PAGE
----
Three grizzlies killed by trains

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Three grizzly bears were killed by trains near Glacier National Park in the Marias Pass area recently.

According to Montana Fish, Wildlife and Parks, the grizzlies, an adult female and two yearlings, were grazing along the railroad tracks before it was light the morning of Thursday, June 6, in Glacier County, 2 miles east of Marias Pass, near Glacier National Park.

The sow, which weighed 232 pounds, was hit first at about 4:19 a.m. She had been captured in 2000 as part of a Glacier National Park research project.

The two yearling males, each weighing approximately 65 pounds, were later struck by a separate train near the same location.

Game and Fish personnel investigated the incidents. There were no attractants present that would have drawn the bears to the tracks,according to a press release from Fish, Wildlife and Parks.

The state agency has worked with agencies and railroad companies over the years to minimize grizzly bear mortalities along travel routes. These preventative measures include reducing attractants.

The U.S. Fish and Wildlife Service was notified of the incidents.

Grizzlies have occasionally been hit on railroad tracks in Region 1. A cub was struck and killed by a train on the tracks near Columbia Falls Nov. 8, 2018.

According to Fish and Game, about 13 percent of the grizzly deaths between 1975 and 2018 were attributed to bears being struck by vehicles or trains.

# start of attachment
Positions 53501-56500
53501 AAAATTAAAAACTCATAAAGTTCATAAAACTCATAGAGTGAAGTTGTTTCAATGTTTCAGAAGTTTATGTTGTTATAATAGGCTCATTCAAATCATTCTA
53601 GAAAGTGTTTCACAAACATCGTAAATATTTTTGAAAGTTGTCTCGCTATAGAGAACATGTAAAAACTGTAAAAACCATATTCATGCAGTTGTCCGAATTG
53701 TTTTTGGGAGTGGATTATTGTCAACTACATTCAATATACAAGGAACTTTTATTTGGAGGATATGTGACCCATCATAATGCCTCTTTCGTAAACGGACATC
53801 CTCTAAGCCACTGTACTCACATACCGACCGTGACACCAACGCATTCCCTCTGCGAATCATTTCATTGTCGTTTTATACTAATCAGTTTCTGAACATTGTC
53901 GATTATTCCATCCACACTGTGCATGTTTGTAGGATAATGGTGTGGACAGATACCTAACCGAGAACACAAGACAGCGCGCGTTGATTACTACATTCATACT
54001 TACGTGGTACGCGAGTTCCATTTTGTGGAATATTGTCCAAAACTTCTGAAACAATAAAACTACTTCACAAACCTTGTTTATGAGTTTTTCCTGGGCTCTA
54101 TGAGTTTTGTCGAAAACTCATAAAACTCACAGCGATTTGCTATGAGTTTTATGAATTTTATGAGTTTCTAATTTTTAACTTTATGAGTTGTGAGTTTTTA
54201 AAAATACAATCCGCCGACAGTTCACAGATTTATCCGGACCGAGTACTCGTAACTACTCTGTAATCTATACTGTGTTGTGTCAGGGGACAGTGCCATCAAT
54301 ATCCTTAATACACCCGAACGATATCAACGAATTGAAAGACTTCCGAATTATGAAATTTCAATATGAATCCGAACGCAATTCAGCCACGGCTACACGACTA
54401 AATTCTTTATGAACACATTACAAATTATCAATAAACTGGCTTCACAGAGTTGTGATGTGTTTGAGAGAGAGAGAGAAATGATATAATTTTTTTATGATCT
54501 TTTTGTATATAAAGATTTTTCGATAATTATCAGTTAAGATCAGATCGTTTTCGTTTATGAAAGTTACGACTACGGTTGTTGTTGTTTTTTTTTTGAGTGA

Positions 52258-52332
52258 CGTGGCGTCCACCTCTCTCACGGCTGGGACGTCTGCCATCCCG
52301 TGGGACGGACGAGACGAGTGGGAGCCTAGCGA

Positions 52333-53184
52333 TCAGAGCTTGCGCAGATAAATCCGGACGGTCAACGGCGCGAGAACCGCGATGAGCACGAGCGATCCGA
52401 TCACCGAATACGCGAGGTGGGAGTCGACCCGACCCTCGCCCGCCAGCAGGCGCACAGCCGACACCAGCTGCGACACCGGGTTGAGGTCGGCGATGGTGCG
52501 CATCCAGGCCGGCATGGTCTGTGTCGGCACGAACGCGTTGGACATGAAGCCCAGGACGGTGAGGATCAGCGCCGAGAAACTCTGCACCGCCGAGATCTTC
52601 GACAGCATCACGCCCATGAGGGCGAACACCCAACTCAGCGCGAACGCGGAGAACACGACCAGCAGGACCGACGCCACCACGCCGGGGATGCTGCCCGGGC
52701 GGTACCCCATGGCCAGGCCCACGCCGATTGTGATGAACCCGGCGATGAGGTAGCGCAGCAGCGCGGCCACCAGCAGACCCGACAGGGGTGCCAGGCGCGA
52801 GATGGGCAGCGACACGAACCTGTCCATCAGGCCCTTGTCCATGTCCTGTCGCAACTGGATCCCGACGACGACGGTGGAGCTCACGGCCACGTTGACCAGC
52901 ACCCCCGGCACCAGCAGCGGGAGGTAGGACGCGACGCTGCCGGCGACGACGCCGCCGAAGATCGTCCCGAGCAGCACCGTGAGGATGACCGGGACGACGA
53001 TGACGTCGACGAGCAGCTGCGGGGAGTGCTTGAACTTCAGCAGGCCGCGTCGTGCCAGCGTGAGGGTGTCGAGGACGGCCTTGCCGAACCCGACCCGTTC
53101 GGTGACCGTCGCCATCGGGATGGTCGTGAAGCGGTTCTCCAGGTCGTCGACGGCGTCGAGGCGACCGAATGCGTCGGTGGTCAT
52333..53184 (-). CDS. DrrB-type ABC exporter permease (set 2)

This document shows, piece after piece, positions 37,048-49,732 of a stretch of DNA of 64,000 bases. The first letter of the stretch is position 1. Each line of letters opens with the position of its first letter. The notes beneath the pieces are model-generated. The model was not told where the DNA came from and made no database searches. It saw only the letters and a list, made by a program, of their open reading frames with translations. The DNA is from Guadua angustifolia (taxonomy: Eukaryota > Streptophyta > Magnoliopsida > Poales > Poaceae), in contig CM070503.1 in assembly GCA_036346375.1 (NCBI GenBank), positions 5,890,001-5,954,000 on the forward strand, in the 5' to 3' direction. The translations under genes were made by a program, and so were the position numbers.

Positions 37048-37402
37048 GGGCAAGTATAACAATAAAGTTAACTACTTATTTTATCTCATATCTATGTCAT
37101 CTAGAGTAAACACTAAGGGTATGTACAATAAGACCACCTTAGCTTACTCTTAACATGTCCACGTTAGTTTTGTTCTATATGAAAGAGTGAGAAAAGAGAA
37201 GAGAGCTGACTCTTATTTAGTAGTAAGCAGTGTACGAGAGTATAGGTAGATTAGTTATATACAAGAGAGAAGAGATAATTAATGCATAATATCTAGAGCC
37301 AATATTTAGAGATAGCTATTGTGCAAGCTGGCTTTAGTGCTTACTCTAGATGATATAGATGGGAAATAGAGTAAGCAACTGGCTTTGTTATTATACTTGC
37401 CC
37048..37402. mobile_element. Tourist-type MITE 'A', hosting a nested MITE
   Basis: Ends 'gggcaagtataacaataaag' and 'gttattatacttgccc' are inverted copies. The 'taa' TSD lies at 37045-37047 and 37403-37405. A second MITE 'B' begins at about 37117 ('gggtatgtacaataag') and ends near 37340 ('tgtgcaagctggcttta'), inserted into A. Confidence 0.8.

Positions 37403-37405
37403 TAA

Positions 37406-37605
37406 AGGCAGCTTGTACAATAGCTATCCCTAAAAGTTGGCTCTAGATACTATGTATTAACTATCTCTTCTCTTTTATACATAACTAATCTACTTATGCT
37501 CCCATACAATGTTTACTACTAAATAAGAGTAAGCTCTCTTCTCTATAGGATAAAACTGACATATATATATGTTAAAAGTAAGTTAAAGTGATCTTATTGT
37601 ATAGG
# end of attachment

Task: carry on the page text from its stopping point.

In 2018, a record number of grizzly bear mortalities — 51 — were recorded throughout the ecosystem. The total included bears that were killed in various ways and bears that were relocated out of the Northern Continental Divide Ecosystem.

To date, state officials have confirmed 14 grizzlies have died in Region 1. Six were euthanized by the agency, five for livestock depredation and one for becoming habituated. Two were hit by automobiles.

The Northern Continental Divide Ecosystem is home to more than 1,000 grizzly bears. The NCDE is a designated grizzly bear recovery zone that spans Glacier National Park, parts of the Flathead and Blackfeet Indian Reservations, parts of five national forests and a significant amount of state and private lands.

Montana Fish, Wildlife & Parks maintains a population monitoring program and follows protocols and management objectives designed to maintain a healthy grizzly bear population in the NCDE.

This includes tracking known mortalities, whether bears are killed or removed from the population, and notifying the public.

For information about grizzly bears, visit http://fwp.mt.gov/fishAndWildlife/species/grizzlyBear/. Residents can call FWP regional offices to learn more about bears or to report bear activity. In northwest Montana, call 406-752-5501.

Reporter Scott Shindledecker may be reached at 758-4441 or sshindledecker@dailyinterlake.com.

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